Google is favoring content “by people, for people” over content written with search engines in mind in a new and extensive search algorithm update. The changes are responsive to user frustration when clicking on links that rank well in search but lead to content designed to rank well in search rather than be helpful or informative.
We know people don’t find content helpful if it seems like it was designed to attract clicks rather than inform readers. So starting next week for English users globally, we’re rolling out a series of improvements to Search to make it easier for people to find helpful content made by, and for, people.Danny Sullivan, Public Liaison for Search, Google
Roll-out and impact. The changes are expected to roll out over the next two weeks. The timeline will be posted here. Subject areas that have traditionally attracted a high proportion of search engine-first content are likely to feel the most impact. These may include arts and entertainment, for example, where links lead to aggregated content from third-party sources (such as film reviews) rather than original content.
It’s important to note that the impact will be sitewide. In other words, if the algorithm determines that the site offers a high proportion of unhelpful content, all content on the site will be impacted.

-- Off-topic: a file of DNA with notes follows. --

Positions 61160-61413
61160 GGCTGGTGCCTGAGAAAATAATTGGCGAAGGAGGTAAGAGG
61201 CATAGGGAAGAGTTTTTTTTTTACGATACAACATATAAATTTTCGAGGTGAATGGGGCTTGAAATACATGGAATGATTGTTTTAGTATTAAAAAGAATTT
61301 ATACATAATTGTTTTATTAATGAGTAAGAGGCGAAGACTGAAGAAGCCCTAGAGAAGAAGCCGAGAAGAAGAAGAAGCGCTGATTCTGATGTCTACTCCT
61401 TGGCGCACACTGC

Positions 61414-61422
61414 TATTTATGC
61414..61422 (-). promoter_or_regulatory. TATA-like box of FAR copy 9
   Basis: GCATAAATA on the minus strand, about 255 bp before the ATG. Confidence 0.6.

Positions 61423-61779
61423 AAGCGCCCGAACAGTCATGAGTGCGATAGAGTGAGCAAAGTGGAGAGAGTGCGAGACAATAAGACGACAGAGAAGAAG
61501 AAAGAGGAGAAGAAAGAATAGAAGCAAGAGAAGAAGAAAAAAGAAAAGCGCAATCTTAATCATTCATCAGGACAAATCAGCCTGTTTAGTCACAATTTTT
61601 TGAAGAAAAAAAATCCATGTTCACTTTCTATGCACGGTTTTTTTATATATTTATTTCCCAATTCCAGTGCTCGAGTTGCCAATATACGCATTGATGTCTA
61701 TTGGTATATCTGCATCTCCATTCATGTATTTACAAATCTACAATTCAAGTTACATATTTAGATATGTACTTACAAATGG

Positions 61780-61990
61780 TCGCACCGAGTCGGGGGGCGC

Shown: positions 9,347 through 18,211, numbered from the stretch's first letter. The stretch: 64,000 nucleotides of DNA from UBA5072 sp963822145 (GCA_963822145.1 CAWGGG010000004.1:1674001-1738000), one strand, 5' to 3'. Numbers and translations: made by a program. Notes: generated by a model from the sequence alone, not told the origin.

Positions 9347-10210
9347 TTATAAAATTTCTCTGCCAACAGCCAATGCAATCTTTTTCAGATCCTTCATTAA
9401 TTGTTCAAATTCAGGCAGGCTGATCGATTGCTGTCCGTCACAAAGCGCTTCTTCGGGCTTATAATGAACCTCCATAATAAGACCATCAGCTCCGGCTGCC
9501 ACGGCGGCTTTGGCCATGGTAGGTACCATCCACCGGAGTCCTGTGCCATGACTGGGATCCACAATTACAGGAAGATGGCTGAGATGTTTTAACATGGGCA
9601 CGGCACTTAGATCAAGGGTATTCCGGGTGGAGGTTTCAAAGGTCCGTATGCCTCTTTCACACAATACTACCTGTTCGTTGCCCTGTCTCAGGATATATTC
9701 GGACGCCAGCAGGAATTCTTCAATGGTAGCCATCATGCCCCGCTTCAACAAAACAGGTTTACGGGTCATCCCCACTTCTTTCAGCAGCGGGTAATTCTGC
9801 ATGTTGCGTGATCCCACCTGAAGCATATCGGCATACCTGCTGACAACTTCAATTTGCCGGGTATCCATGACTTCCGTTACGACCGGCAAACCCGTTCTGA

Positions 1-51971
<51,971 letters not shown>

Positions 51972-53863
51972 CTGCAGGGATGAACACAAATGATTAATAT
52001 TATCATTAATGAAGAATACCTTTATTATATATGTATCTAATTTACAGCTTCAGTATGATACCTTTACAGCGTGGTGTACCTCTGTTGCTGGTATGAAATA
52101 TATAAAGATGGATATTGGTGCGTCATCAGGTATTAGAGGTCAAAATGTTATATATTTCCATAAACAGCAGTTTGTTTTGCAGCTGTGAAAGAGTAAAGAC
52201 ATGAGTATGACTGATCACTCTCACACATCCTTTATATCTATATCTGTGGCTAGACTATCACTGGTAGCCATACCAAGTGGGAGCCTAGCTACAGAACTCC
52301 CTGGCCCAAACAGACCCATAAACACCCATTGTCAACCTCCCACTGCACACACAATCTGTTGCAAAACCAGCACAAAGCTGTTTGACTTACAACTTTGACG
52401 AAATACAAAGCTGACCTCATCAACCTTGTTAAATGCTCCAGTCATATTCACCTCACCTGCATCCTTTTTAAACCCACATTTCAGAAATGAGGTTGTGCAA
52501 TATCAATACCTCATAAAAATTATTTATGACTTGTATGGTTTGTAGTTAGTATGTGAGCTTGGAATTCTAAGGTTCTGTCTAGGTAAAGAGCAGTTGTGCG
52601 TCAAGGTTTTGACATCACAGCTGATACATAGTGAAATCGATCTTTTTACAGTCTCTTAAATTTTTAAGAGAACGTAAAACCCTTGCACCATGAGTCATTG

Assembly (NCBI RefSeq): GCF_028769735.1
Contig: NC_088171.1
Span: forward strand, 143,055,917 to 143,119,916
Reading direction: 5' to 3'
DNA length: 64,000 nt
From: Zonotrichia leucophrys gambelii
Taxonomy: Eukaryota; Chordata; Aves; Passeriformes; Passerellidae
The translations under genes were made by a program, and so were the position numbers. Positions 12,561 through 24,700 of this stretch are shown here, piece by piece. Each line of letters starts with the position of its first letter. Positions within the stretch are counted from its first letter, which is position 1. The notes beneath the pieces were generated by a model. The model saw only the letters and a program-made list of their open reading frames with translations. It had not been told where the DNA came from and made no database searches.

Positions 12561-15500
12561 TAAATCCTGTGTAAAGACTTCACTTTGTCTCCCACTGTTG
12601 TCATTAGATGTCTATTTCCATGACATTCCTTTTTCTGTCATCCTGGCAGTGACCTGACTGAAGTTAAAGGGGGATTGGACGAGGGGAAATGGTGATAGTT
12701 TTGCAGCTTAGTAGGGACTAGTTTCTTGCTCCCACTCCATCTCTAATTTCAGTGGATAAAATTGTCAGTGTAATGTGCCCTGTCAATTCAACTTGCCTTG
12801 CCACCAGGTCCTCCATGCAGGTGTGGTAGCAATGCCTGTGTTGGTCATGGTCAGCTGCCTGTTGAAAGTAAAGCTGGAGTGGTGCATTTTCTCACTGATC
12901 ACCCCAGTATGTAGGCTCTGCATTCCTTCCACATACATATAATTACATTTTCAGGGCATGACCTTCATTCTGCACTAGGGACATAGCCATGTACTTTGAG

Why we care. Content marketers especially should reflect on what these changes mean for their content strategy. Brands want to see high search rankings for their content for purposes — obviously — of brand awareness, product discovery and customer acquisition. But those aims can no longer be pursued at the expense of providing rich, informative and original content.
This is a lesson many brands were learning anyway. Today’s customer doesn’t want to be sold to. He or she wants to be helped — with a decision, with a pain point, with an educational journey. The difference going forward is that Google looks set to make helpful content all but mandatory.
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